Friday, June 30, 2006
Thursday, June 29, 2006
The Supreme Court ruled Thursday that President Bush overstepped his authority in ordering military war crimes trials for Guantanamo Bay detainees.
The ruling, a strong rebuke to the administration and its aggressive anti-terror policies, was written by Justice John Paul Stevens, who said the proposed trials were illegal under U.S. law and international Geneva conventions.
Wednesday, June 28, 2006
“While Jim Webb and others of George Felix Allen Jr.’s generation were fighting for our freedoms and for our symbols of freedom in Vietnam, George Felix Allen Jr. was playing cowboy at a dude ranch in Nevada. People who live in glass dude ranches should not question the patriotism of real soldiers who fought and bled for this country on a real battlefield,” Jarding said.
Tuesday, June 27, 2006
The San Miguel County Commissioners voted unanimously on Wednesday to join a formal “notice of intent to sue” the federal government.
After the bird’s delisting, San Miguel County Commissioner Art Goodtimes explained, he felt it was time for action.
“The Fish and Wildlife folks did [the Bush] administration’s political bidding, while ignoring the science,” he said. “For me, that was the last straw.”
I don't think I bash Christians too often, mostly because I know some good and smart people who belong to that club, and I try to keep that in mind when I hear the worst coming out of that quarter. But their funerals--if they're all like the sort of stoically boring Midwestern Protestant numbers I get invited to--could make me reconsider. It's not so much that the blandishments don't match the situation, although around ten-fifteen minutes in I always start to feel like I'm floating on a cloud of pure nonsense, like watching a version of Peewee's Playhouse that isn't meant to be funny. It's that the sales pitch, or what must be, from the opposite perspective, the constant need for reassurance never seems to stop. The fact that someone you loved is DEAD is a reason to believe in God's bountiful love as revealed by our Lord and Savior Jesus Christ. The fact that the loss hurts like hell is a reason to believe in God's bountiful love as revealed by our Lord and Savior Jesus Christ. The answer to those eternal questions that plague your mind at times like these is...well, you're ahead of me by now. I mean, I believe in Gravity, but if I fall off a ladder I want painkillers, not some friendly words about the scientific method.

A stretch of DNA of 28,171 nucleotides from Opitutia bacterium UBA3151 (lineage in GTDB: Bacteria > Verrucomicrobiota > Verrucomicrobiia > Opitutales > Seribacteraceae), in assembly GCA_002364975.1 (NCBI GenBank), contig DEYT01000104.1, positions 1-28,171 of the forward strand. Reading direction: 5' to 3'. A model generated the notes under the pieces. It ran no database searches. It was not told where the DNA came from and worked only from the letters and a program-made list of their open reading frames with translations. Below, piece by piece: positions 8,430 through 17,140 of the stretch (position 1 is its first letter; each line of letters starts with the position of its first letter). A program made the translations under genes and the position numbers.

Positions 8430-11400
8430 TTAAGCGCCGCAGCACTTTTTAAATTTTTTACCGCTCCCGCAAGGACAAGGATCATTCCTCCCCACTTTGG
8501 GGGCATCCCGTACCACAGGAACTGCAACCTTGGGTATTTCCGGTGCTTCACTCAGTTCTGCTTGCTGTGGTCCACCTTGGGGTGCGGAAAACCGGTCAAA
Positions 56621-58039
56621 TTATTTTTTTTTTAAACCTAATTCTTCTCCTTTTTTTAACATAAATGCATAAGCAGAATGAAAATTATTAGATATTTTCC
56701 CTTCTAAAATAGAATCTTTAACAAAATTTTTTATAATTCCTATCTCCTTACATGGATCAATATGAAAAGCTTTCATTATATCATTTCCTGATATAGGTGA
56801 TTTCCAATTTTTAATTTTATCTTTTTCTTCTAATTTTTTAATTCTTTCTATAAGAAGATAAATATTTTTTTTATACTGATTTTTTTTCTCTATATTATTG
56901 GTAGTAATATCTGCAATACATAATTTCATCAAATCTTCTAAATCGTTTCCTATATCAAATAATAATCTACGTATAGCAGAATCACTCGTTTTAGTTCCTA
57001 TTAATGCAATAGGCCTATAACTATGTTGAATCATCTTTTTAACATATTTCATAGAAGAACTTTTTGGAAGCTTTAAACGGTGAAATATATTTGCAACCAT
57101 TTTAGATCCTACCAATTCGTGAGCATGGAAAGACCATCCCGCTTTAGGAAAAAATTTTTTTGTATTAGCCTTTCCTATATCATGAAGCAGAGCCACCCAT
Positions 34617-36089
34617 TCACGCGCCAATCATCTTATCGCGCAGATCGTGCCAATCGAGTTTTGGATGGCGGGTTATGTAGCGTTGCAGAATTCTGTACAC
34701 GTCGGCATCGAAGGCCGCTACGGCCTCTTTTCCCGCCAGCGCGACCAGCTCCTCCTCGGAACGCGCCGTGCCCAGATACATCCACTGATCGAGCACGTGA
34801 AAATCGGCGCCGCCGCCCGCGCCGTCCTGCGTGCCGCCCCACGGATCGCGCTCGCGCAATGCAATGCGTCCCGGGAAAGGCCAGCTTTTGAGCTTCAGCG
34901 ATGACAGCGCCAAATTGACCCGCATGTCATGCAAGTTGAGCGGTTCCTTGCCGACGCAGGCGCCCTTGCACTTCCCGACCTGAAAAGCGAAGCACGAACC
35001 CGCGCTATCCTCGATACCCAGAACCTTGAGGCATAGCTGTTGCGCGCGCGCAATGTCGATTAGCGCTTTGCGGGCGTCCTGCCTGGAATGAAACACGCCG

Here's the other story I don't believe. Now, I'm all in favor of a father helping out a kid, but to somehow, with a staight face, claim that a Barbie fishing pole & a six-year old landed a 28 inch walleye, well that just stretches the imagination a bit. BTW, I'm objectively pro-child, I have one myself. So there.